The Democratic Unionist Party (DUP) privately warned the UK government that a “dual regulation” environment in Northern Ireland would not work for crucial industry groups, despite the idea now being one of its demands to restore the region’s devolved government.
Jeffrey Donaldson, leader of the DUP, told MPs on Wednesday that the party wanted to see both European Union and UK standards applying simultaneously in Northern Ireland in order to make prime minister Rishi Sunak’s new deal on post-Brexit trading arrangements for the region acceptable to unionists.
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However, in a letter to UK ministers last September, Sammy Wilson, the DUP’s chief whip at Westminster and one of the party’s most vocal critics of the Windsor Framework deal, admitted that important commercial interest groups such as farmers had no interest in such a regime.
“The big issue which the Ulster Farmers’ Union (UFU) have raised is the area of dual regulation,” Wilson wrote in a letter to the agriculture department, Defra, seen by the Financial Times, adding that the idea “does raise some concerns for us”.
He explained that farmers in Northern Ireland would always opt to follow EU rules for commercial reasons because that gave them equal access to both the UK and EU markets.
“To keep their purchasers happy they would have to comply with EU regulations, even though the milk or beef may not eventually go to the EU,” Mr Wilson wrote.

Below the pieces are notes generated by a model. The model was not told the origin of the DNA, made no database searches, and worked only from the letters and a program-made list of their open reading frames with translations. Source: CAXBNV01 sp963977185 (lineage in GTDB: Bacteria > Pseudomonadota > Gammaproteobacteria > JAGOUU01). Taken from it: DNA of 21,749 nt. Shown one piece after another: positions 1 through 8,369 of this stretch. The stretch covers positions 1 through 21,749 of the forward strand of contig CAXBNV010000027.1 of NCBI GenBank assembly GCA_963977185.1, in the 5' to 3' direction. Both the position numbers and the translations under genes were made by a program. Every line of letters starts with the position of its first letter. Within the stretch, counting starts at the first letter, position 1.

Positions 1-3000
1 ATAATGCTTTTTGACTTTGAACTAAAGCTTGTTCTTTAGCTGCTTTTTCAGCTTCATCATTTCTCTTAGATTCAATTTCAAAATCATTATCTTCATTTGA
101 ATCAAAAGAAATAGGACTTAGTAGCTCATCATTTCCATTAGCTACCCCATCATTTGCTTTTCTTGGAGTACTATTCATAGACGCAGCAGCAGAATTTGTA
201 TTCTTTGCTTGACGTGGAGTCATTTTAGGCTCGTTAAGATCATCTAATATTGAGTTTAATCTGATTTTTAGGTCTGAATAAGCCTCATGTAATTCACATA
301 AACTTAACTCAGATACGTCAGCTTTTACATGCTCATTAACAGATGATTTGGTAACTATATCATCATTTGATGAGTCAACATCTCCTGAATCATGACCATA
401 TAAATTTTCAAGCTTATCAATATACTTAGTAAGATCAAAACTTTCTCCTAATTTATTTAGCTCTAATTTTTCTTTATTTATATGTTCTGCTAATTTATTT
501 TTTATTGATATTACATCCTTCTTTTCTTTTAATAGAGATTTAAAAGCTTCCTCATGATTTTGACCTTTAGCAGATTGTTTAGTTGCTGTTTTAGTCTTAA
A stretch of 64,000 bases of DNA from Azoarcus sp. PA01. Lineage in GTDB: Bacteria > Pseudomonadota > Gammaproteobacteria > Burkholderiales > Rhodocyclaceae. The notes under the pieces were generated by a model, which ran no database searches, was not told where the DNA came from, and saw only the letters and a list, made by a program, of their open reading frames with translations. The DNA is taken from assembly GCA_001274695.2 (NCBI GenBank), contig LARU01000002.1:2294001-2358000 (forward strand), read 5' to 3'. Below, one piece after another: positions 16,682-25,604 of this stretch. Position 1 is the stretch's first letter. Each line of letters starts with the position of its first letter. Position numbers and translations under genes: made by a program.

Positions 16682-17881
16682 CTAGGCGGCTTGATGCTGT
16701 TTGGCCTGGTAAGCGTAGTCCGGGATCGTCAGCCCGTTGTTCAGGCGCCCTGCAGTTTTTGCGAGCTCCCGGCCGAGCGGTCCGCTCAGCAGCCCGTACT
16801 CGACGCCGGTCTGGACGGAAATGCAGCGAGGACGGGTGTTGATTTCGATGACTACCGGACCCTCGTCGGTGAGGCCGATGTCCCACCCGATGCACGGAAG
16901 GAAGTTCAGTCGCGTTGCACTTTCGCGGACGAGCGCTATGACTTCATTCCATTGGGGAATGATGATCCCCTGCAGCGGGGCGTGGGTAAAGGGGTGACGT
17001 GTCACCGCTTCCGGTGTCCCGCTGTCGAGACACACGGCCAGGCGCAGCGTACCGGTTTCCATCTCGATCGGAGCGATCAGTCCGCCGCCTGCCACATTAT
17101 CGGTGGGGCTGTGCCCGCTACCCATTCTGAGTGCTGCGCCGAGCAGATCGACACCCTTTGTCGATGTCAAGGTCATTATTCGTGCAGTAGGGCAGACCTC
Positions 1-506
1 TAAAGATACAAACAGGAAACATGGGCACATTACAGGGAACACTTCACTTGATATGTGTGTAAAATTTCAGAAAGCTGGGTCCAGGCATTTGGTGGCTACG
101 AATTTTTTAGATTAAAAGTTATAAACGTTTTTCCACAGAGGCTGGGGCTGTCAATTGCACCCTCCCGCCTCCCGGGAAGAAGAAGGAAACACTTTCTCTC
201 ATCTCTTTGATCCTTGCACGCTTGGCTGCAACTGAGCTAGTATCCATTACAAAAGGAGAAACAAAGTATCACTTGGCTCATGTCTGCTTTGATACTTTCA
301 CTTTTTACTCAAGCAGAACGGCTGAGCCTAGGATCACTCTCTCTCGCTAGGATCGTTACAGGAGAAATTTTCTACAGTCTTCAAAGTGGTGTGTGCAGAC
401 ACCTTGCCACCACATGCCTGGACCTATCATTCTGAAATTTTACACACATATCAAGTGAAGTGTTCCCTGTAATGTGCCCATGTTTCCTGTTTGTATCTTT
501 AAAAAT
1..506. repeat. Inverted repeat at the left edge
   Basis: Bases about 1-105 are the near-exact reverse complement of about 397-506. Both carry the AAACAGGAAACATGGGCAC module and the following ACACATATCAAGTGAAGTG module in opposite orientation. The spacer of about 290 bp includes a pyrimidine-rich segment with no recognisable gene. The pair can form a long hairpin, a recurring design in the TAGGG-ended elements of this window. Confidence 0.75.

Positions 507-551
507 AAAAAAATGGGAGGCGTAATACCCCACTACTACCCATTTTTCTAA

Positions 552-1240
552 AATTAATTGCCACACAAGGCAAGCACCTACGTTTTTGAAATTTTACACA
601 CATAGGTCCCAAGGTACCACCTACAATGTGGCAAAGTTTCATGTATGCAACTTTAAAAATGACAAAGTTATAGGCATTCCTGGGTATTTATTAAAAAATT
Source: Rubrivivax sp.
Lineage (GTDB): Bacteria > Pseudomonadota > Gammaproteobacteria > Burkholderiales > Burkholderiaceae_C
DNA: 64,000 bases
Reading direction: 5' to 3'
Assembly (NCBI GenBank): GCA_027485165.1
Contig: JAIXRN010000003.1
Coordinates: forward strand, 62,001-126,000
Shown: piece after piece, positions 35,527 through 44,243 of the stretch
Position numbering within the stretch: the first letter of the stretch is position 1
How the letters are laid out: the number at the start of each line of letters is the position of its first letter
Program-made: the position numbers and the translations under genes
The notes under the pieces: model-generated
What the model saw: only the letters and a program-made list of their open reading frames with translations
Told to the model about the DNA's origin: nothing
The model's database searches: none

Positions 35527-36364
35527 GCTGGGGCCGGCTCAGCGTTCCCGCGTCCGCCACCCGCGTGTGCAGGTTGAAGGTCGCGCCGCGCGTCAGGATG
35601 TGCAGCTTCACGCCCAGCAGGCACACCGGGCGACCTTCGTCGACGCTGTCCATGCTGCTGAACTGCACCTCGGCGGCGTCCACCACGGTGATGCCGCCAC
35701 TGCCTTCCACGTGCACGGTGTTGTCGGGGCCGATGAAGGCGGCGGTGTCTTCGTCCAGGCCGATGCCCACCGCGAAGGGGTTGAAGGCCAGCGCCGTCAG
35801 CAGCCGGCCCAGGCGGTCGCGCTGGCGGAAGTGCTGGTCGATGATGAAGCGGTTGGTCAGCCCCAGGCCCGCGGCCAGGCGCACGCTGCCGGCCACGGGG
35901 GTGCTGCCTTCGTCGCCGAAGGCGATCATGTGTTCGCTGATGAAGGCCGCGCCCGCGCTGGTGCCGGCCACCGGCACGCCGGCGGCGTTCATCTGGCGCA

Mr Wilson, the DUP and the UFU did not immediately respond to requests for comment.
Under the Windsor Framework – which London says offers the region unparalleled economic opportunities – Northern Ireland industrial and food manufacturers must follow EU rules to access the EU single market. The UK internal market also accepts EU-standard goods.
The idea of a “dual regulation” framework for Northern Ireland was proposed in former prime minister Boris Johnson’s controversial Northern Ireland protocol Bill that was replaced by Mr Sunak’s Windsor Framework.
The DUP on Wednesday voted against the framework, which leaves Northern Ireland following EU rules for goods, saying it needs “clarification, reworking and change” to protect the region’s place in the UK.
But London has said there will be none. “There is nothing more to get out of ... negotiation. It is done,” Chris Heaton-Harris, the UK’s Northern Ireland secretary, said on Thursday.
Mr Donaldson, who has been boycotting Northern Ireland’s powersharing executive at Stormont since May over the Brexit row, will give his verdict on the framework after a panel he has appointed to canvass unionists’ views reports back at the end of the month.
But at Westminster on Wednesday, he insisted: “What I do not accept is a situation where every business in my constituency must comply with EU rules even if they do not sell a single widget to the EU. That is wrong, because it harms our place in the internal market of the UK.”
However, UK officials say the DUP has yet to come up with concrete examples of where the requirement to follow EU rules has impeded Northern Ireland companies from trading with the UK.
Trade groups say their members overwhelmingly support the Windsor framework. Northern Ireland’s dairy industry, for example, sends milk into the Republic of Ireland for processing and has said a dual regulatory regime would be unworkable.
Stephen Kelly, head of the industry body Manufacturing NI, says 90 per cent of the region’s 4,640 manufacturing companies already follow EU rules because they export to Ireland and other EU countries.
Despite the DUP defiance, an Irish News/Institute of Irish Studies-University of Liverpool poll published this week found 45 per cent support for the Windsor Framework – with only 16.9 per cent of voters actively opposed to the deal – and the remaining 38.1 per cent neutral or expressing no opinion. – Copyright The Financial Times Limited 2023